And it’s not just Natural News that’s openly and justifiably criticizing Whole Foods in the public interest. It’s a long list of grassroots activists, all doing their own thing, completely decentralized and individually motivated for their own reasons. You are about to witness a REVOLT against Whole Foods, the likes of which you have never witnessed before, and this revolt has no leader! It’s everyone who feels betrayed by Whole Foods and wants this company to change — IMMEDIATELY!

Because behind closed doors, even all of us who are criticizing Whole Foods secretly hope the company sees the light and comes out in support of Proposition 37 and GMO labeling. After all, Whole Foods is worth saving. Myself and countless others would love to return there one day and start shopping there again, and we’d love to publish words of praise instead of criticism. I’ve even written glowing reviews of Whole Foods in the past, and I’d like to do it again. But we won’t do it if the company hides behind deceptive labels and fails to do the right thing on GMOs.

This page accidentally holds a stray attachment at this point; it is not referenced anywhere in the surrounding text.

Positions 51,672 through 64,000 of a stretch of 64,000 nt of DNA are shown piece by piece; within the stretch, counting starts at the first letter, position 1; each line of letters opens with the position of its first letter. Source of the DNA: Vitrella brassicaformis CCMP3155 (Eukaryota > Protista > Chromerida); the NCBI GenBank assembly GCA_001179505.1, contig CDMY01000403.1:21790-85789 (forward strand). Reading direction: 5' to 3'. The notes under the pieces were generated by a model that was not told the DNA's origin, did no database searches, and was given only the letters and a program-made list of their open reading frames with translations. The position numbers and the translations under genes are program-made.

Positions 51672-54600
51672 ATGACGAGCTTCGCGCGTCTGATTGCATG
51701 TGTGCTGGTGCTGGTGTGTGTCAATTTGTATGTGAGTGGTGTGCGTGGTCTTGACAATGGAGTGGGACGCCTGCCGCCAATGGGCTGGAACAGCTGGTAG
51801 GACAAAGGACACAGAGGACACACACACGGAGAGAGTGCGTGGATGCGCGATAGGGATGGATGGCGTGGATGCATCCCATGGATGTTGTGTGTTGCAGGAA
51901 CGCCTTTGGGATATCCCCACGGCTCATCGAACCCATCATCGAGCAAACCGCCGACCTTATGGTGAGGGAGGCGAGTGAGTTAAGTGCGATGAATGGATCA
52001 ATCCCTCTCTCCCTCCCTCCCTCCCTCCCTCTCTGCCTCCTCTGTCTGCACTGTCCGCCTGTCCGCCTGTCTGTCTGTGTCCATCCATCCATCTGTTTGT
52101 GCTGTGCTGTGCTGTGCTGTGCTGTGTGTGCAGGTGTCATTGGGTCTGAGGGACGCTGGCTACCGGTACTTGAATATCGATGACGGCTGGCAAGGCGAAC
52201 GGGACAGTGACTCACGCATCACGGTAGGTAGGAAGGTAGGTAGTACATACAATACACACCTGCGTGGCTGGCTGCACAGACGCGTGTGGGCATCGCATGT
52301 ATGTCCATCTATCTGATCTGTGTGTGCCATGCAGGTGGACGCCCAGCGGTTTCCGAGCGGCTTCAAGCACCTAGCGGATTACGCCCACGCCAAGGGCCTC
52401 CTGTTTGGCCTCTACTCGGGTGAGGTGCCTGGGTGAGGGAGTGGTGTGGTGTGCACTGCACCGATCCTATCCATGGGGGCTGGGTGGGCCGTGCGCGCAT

I believe this is a do-or-die moment for Whole Foods. History in the making. If this company doesn’t come out in support of Proposition 37 in a huge way, I think Whole Foods is done for, and I think we will see it abandoned by its customersand then end in a downward spiral of bankruptcy. I don’t want to see that happen, though. Like I said, Whole Foods is worth saving. The question is: Will Whole Foods take the necessary actions to save itself? Or will its arrogance prove to be its undoing?

Crossroads News : Changes In The World Around Us And Our Place In It

Corporate Assault on Our Lives And Our Health – Genetically Modified Organisms (GMO)  : Community  – Activism – Poisons in Our Foods